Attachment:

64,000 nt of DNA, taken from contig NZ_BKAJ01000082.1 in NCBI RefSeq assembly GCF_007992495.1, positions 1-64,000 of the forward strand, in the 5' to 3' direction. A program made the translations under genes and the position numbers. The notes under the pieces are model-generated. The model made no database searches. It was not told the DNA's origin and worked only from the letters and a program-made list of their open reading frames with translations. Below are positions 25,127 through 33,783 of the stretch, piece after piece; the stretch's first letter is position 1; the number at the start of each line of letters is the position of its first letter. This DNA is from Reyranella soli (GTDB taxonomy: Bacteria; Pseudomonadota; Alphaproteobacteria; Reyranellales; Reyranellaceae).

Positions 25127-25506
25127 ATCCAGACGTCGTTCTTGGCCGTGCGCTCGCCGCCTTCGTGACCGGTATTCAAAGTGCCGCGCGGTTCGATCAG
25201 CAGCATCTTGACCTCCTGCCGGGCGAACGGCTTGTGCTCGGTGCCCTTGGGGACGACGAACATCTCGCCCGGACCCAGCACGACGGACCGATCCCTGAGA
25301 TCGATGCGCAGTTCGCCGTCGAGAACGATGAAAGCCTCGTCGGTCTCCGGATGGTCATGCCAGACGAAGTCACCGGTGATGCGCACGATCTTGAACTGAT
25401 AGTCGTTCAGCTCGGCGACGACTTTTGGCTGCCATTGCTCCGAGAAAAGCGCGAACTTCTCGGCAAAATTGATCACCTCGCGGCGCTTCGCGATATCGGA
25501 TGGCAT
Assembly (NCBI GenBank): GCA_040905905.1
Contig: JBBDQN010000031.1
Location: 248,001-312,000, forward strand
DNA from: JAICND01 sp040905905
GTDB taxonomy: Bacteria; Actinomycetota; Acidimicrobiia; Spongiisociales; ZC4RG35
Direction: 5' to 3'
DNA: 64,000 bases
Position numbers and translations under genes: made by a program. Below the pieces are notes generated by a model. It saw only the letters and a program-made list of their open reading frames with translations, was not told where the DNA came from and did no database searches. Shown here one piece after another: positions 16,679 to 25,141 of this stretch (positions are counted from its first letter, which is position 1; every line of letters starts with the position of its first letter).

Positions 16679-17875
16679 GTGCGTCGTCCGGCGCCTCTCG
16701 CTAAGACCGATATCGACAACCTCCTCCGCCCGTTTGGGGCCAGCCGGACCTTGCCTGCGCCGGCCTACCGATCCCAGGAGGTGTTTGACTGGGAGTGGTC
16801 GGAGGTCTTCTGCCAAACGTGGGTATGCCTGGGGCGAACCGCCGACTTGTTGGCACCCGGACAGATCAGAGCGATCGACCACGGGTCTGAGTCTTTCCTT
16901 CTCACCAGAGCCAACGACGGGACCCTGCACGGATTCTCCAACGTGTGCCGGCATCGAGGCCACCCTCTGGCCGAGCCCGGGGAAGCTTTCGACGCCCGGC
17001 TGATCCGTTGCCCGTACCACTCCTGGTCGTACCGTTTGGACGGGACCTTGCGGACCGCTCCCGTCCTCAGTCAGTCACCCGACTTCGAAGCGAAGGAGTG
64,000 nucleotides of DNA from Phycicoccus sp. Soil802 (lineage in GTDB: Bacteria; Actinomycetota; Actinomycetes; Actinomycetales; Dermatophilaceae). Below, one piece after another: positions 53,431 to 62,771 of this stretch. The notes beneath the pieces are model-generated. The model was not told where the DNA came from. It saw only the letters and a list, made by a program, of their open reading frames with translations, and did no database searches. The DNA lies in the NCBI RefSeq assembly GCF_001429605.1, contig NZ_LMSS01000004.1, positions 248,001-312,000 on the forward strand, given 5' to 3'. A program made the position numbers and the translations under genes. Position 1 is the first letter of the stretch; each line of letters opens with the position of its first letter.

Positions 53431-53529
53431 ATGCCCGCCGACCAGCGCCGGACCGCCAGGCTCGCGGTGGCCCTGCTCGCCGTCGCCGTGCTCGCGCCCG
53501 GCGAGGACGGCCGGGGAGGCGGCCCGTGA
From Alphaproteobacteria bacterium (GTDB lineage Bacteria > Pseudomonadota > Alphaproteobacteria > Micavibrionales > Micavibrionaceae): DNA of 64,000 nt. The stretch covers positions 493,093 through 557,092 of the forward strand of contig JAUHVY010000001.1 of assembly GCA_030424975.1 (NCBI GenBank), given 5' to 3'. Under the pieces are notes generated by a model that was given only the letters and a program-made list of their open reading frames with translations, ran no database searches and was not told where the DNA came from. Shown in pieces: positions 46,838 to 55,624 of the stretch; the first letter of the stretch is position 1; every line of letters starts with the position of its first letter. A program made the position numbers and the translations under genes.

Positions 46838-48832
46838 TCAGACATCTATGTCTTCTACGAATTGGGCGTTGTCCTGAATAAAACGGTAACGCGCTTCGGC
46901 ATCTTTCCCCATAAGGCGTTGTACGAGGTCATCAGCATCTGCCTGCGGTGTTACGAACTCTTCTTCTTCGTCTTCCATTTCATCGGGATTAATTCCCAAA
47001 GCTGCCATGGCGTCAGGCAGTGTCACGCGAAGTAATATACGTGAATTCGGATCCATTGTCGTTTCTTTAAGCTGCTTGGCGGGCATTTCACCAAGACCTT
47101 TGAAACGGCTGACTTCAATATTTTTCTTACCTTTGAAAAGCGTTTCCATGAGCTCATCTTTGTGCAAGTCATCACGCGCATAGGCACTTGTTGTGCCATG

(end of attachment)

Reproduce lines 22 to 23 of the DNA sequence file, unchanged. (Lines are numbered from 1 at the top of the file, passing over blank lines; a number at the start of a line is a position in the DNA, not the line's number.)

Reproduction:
64,000 nucleotides of DNA from Phycicoccus sp. Soil802 (lineage in GTDB: Bacteria; Actinomycetota; Actinomycetes; Actinomycetales; Dermatophilaceae). Below, one piece after another: positions 53,431 to 62,771 of this stretch. The notes beneath the pieces are model-generated. The model was not told where the DNA came from. It saw only the letters and a list, made by a program, of their open reading frames with translations, and did no database searches. The DNA lies in the NCBI RefSeq assembly GCF_001429605.1, contig NZ_LMSS01000004.1, positions 248,001-312,000 on the forward strand, given 5' to 3'. A program made the position numbers and the translations under genes. Position 1 is the first letter of the stretch; each line of letters opens with the position of its first letter.

Positions 53431-53529